Crabbet Arabian Stud
The Crabbet Arabian Stud, also known as the Crabbet Park Stud, was a horse breeding farm established on 2 July 1878 when the first Arabian horses brought to England by Wilfrid Scawen Blunt and Lady Anne Blunt arrived at Crabbet Park, their estate in Sussex. Six months earlier, while staying in Aleppo, Wilfrid and Lady Anne had made a plan to import some of the best Arabian horses to England and breed them there. In Lady Anne's words, "it would be an interesting and useful thing to do and I should like much to try it."
- 1 Travels in Arabia
- 2 Egypt
- 3 Difficulties under the Blunts
- 4 Crabbet under Lady Wentworth
- 5 Crabbet under Cecil Covey
- 6 The legacy of Crabbet
- 7 See also
- 8 References
- 9 Bibliography and external links
Travels in Arabia
The Blunts' Arabian journeys are described in Lady Anne's books Bedouin Tribes of the Euphrates and A Pilgrimage to Nejd, based on Lady Anne's journals, though heavily edited by Wilfrid. In the winter of 1877/1878 they left Aleppo for what is now Iraq and reached the camps of Faris, a prince of the Anazeh tribe; Ferhan and other Bedouin leaders. Wilfrid became the blood brother of Faris. On a subsequent trip in 1881 he and Lady Anne reached the heart of the Najd in what is now Saudi Arabia.
Among the horses the Blunts acquired on these journeys were the bay filly Dajania, purchased on Christmas Day in 1877; a dark bay mare eventually named Queen of Sheba, purchased from the Sheykh of Gomussa and his cousin in the summer of 1878; and a chestnut mare named Rodania. All three have left many descendants. Through their connections among the tribes, the Blunts also heard of a celebrated grey stallion. They sent a trusted friend, Zeyd Saad el Muteyri, to buy him; the horse was named Azrek, and became an influential sire.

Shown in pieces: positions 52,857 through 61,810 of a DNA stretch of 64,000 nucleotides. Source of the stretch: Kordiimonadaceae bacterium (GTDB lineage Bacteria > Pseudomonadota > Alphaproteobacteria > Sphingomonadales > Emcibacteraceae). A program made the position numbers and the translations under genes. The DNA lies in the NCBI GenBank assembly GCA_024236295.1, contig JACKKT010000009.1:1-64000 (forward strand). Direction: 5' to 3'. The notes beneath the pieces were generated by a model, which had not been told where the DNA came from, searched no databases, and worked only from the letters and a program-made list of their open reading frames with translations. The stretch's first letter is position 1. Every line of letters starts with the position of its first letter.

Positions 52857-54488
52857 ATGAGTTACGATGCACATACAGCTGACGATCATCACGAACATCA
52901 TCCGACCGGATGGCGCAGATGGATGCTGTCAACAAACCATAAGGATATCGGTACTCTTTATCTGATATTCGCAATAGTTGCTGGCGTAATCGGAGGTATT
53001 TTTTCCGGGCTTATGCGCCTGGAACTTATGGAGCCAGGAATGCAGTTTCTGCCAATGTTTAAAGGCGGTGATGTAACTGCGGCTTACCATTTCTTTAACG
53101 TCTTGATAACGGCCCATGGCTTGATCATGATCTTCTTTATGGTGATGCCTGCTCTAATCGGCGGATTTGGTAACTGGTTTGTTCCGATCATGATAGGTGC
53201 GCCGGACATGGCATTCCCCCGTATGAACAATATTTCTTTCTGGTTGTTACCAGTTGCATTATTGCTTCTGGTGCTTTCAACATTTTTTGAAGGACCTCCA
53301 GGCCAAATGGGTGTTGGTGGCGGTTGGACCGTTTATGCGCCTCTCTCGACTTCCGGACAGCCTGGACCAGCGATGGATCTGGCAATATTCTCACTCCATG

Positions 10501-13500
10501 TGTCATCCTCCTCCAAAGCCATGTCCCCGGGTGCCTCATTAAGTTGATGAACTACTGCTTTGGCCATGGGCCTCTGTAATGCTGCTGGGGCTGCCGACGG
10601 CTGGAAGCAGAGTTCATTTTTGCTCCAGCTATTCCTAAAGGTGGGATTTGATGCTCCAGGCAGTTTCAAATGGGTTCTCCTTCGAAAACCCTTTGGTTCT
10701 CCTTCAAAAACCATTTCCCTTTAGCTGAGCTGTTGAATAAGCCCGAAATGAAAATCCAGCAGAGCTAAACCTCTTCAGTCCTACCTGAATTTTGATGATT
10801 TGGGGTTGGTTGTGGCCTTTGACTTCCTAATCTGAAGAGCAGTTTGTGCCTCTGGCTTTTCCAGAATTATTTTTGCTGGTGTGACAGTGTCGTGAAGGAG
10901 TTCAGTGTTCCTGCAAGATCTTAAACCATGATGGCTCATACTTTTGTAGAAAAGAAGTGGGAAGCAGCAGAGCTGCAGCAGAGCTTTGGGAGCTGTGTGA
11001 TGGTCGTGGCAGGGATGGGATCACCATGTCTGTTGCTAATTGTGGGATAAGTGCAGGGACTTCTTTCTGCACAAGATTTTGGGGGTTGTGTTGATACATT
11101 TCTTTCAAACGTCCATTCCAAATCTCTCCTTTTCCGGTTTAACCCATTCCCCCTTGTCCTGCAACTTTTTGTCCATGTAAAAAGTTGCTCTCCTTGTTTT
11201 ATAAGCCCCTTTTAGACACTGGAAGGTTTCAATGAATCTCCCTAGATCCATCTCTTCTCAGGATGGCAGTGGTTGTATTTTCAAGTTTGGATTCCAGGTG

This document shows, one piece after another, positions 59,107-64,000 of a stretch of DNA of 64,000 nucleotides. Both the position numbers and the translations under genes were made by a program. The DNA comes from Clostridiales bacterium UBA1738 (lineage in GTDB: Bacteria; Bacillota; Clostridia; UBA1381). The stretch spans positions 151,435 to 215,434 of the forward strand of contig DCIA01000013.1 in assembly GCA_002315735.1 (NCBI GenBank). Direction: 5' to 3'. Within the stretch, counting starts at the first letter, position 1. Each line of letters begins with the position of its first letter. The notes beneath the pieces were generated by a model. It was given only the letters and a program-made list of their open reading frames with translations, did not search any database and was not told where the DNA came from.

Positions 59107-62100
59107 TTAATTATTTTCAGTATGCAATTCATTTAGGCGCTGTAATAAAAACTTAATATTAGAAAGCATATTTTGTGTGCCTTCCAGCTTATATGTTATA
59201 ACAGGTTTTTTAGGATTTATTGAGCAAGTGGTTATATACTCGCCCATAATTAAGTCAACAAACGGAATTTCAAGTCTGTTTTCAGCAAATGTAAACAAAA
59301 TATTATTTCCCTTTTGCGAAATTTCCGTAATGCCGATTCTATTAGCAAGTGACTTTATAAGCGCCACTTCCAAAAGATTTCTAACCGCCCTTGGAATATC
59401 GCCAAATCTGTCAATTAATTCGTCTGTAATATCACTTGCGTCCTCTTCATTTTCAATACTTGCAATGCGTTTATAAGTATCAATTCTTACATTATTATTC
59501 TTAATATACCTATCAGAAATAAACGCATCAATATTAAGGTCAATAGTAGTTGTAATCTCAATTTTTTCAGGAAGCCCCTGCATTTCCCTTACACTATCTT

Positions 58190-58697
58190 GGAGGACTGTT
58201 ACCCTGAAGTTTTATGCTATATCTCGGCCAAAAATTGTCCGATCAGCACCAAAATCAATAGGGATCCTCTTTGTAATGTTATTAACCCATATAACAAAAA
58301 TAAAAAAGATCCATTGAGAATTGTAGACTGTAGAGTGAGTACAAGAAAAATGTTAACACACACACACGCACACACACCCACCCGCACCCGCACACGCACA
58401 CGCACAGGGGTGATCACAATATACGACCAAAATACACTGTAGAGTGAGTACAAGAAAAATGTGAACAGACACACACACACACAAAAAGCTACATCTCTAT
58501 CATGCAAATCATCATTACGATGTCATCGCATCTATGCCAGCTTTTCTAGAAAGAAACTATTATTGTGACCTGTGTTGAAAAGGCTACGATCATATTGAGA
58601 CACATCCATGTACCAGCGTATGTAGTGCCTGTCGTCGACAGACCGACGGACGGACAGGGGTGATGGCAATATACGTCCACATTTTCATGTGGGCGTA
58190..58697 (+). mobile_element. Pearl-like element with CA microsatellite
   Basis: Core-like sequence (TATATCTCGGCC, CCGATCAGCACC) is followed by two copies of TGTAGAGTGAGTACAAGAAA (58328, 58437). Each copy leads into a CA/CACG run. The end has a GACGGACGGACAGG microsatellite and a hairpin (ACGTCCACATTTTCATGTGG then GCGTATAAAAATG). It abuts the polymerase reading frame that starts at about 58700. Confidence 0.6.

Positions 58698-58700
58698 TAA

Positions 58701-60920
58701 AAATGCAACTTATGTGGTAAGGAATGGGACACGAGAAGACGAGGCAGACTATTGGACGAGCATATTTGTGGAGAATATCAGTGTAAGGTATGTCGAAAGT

As important to Crabbet as the desert Arabians were, the collection of Egyptian leader Abbas Pasha proved an equally valuable source. This Governor of Egypt acquired horses from Arabia and Syria; his stock formed the foundation for the stud of Ali Pasha Sherif. The Blunts made their initial visit to Ali Pasha Sherif in 1880 and purchased the stallion Mesaoud, in 1889. Lady Anne wrote of the stallion: "He is four white legged and high up to the knee but surprisingly handsome."
As he aged, Ali Pasha Sherif's health failed and he encountered financial and political problems, leading to the ruin of his stud. In 1896 and 1897 Lady Anne inspected what she called the "sad remnants" before they were sold at auction, and was able to procure several of the best horses that remained. Some of these horses remained in Egypt, at a stud farm owned by the Blunts called Sheykh Obeyd. Thus, according to breed expert Rosemary Archer, some of today's horses of Crabbet breeding carry a higher proportion of Abbas Pasha blood than many present-day Egyptian Arabians.
Difficulties under the Blunts